The Ninth Commandment: Don’t Dress Slovenly

That’s right, people! Even your long-time lover likes to see you looking good. It can be very easy to fall into the, “Oh, well he/she loves me no matter what, so it doesn’t matter if I wear exercise clothes all day” (as I sit writing this in exercise clothes). Part of the time this may be true, but every now and then work to take it up a notch by getting yourself shiny and bright for your partner. It helps to keep those original sparks alive.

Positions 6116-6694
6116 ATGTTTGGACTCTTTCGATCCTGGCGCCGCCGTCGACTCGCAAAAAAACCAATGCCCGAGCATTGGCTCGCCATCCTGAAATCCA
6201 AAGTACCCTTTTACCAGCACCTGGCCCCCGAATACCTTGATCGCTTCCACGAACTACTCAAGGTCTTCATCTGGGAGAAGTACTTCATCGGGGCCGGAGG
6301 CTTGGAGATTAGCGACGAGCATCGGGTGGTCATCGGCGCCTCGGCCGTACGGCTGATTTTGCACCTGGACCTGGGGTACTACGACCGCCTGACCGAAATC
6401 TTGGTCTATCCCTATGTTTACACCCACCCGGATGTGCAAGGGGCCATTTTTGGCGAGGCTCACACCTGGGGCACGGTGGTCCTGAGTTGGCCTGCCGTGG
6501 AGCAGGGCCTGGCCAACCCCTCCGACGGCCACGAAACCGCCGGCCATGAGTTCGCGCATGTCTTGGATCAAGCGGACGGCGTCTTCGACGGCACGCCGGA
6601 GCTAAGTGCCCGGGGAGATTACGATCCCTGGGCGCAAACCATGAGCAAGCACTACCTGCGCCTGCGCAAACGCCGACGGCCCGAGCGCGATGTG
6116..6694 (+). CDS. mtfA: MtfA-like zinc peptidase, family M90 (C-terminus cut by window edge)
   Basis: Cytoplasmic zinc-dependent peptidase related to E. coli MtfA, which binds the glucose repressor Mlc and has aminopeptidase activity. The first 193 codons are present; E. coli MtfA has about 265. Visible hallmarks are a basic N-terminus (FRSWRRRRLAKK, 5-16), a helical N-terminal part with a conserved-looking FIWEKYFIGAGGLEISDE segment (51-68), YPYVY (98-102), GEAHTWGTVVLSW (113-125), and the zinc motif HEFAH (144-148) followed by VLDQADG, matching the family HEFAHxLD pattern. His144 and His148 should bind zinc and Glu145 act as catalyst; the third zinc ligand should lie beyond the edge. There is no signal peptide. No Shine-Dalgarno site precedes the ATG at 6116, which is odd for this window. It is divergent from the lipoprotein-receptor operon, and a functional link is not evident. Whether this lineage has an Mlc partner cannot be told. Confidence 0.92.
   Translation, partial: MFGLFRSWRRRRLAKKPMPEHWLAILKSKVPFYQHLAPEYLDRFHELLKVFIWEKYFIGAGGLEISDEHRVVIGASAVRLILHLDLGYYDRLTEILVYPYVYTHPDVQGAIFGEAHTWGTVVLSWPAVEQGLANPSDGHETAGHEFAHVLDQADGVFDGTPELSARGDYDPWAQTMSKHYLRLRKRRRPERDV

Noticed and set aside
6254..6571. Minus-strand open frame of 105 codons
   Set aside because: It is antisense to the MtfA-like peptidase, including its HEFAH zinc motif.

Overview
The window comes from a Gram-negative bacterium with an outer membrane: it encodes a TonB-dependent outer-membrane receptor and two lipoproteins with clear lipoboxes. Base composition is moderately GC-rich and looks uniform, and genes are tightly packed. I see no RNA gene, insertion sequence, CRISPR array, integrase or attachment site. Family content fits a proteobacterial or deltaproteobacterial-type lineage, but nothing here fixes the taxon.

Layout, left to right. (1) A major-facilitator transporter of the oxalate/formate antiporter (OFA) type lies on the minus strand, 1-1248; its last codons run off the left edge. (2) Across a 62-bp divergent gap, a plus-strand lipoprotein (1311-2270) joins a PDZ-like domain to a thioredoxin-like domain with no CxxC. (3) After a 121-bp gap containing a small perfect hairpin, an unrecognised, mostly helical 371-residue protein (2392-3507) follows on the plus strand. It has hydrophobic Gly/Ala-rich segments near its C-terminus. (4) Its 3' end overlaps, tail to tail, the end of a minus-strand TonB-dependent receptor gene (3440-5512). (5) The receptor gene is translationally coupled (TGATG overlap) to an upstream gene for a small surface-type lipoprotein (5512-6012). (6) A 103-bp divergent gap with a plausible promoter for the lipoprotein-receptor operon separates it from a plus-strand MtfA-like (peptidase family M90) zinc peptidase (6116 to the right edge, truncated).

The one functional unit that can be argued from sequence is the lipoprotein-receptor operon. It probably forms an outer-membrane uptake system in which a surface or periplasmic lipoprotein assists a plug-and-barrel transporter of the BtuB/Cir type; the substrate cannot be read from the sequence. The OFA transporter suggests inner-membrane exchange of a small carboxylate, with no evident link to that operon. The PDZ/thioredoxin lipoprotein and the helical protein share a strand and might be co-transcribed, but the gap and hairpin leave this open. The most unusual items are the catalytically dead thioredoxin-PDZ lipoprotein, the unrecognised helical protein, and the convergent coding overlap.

The Tenth Commandment: Don’t Be a Tyrant

Speaking in command language (“Do this” “Get me that”) is demeaning and shows a lack of respect and appreciation. Words such as “please,” “thank you,” and “You’re the best!” grease the communication wheel and create goodwill between partners. Agree on roles, share chores and responsibilities as agreed upon within the context of the relationship. Help out when you see your loved one is stressed. Live in the relationship with open eyes and an open heart to prevent an imbalanced or abusive dynamic.

Always remember that it takes two to tango, and by living these Ten Commandments of Marriage, you and your partner can share one heck of a lifelong dance.

Photo Credit: Julie Cate